Brewers, Gallardo look to build off positives despite loss

MILWAUKEE — Yovani Gallardo didn’t pitch a bad game Monday night, but he did make three mistakes.

But Gallardo had to be perfect in order to beat Clayton Kershaw, and he wasn’t. The Dodgers left-hander continued his dominance by tossing a complete game, three-hitter in Los Angeles’ 3-1 win over Milwaukee.

It was a story line almost identical to the one written after the Brewers’ 2-0 loss in Los Angeles on April 28. Milwaukee’s starting pitcher was good, Kershaw was just better. That afternoon Kyle Lohse was the victim, Monday it was Gallardo.

“Really good again,” Brewers manager Ron Roenicke said of Kershaw. “He commands the fastball. He commands all of his pitches, and they are all plus pitches.

“His fastball plays better than what the numbers are. He really buries it in to right-handers. It has a little bit of a cut on it. He can pitch.”

Kershaw lowered his Major League-best ERA to 1.35 with his second complete game of the season. The left-hander has allowed just one earned run in 17 innings against the Brewers this season.

Just how tough has Kershaw been of late? He has now allowed three earned runs or fewer in 22 straight starts, the longest streak since Pedro Martinez rattled off 23 straight from 1999-2000.

“He’s a good pitcher,” Brewers right fielder Norichika Aoki said. “He’s won a Cy Young in the past. Even today it was hard to pick up any of his pitches.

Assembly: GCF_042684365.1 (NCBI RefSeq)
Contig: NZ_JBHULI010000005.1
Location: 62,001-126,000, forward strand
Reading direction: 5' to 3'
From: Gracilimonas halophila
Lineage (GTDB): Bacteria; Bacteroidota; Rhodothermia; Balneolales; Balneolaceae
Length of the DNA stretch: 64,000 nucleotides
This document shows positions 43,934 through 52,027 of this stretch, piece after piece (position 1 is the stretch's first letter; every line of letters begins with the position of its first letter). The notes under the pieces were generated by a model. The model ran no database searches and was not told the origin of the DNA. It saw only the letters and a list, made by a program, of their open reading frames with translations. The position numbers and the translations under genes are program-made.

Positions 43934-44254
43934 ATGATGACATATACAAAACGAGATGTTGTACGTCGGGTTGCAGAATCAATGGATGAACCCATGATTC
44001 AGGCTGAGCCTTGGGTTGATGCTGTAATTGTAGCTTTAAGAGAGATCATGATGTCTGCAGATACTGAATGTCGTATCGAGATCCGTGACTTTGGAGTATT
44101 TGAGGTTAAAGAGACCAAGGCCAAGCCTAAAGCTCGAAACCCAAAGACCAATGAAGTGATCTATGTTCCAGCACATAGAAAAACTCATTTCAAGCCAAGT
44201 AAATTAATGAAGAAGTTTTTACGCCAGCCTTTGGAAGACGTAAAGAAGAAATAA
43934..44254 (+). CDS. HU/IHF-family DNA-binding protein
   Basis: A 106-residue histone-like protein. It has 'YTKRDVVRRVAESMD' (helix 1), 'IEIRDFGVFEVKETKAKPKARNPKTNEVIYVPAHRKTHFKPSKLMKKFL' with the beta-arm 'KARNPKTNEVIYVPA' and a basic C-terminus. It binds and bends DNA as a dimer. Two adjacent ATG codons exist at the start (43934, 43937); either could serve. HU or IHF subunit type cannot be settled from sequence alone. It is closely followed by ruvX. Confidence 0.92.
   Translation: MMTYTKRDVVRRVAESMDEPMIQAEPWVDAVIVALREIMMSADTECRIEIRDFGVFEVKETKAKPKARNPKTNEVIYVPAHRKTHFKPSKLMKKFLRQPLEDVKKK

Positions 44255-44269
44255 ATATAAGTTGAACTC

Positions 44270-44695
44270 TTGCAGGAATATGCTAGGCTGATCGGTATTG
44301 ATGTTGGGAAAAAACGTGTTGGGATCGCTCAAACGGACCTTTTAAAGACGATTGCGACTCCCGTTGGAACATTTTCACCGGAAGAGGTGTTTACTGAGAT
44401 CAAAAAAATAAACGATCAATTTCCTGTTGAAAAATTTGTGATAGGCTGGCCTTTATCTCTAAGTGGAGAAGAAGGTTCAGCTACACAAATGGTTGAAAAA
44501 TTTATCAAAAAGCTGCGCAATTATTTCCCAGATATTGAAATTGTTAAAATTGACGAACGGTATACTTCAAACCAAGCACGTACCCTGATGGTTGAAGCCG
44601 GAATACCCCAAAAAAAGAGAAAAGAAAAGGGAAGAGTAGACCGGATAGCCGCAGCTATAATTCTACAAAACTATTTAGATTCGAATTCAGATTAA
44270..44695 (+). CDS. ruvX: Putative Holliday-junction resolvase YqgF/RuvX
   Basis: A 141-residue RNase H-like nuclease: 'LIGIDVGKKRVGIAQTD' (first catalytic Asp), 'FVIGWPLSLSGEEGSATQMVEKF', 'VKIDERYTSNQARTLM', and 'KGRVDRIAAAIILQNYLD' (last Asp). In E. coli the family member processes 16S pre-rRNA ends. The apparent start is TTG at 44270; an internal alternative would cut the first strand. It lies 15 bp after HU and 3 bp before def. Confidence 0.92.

“The (fastball) has an angle to it, too. It looks harder than the radar gun.”

Gallardo said he felt the best he has in awhile Monday night. Though his pitch count was high again and he needed 105 pitches to get through six innings, Gallardo was burned by three pitches.

He left a slider up to Dodgers right fielder Andre Ethier in the second inning for an RBI triple, left a slider up to Ethier that was hit for a solo home run in the fourth and left another slider up to Matt Kemp that resulted in a solo home run in the sixth.

“I made two mistakes to Ethier,” Gallardo said. “I tried to throw a backdoor slider and it was right down the middle. You can’t do that kind of thing. Same thing with Kemp. I tried to throw it down and away and it was basically thigh-high right down the middle. Just bad pitches. Not much I can say about it. They put a good swing on it and hit it out of the park.”

Lacking velocity and command for much of the early part of the season, Gallardo spent some extra time in the bullpen with pitching coach Rick Kranitz. One of the things he worked on was increasing his stride.

“It’s helping quite a bit,” Gallardo said. “Obviously it’s one of those things that’s not going to change from one day to another. I think that’s one of the reasons why I felt the way I did today. It felt like the ball was coming out a lot easier. Kind of normal. Back to where I was last year. Which sucks that we still got the loss but it’s something positive to look forward to.”

Though the loss was Milwaukee’s 15th in its last 18 games, Monday’s setback was one where a team can truly tip the cap to the opponent.

The Brewers had one scoring chance against Kershaw and did execute for one run. But the Dodgers’ ace proceeded to sit down 21 of the final 24 batters he faced, as Milwaukee had just three baserunners after the third inning.

“He did a good job,” Gallardo said of Kershaw. “He kept the hitters off balance. He’s got good stuff. I’ve faced him before, and it’s not fun hitting off him. He’s got a good curveball and slider. His fastball gets on you. It’s not an easy challenge.”

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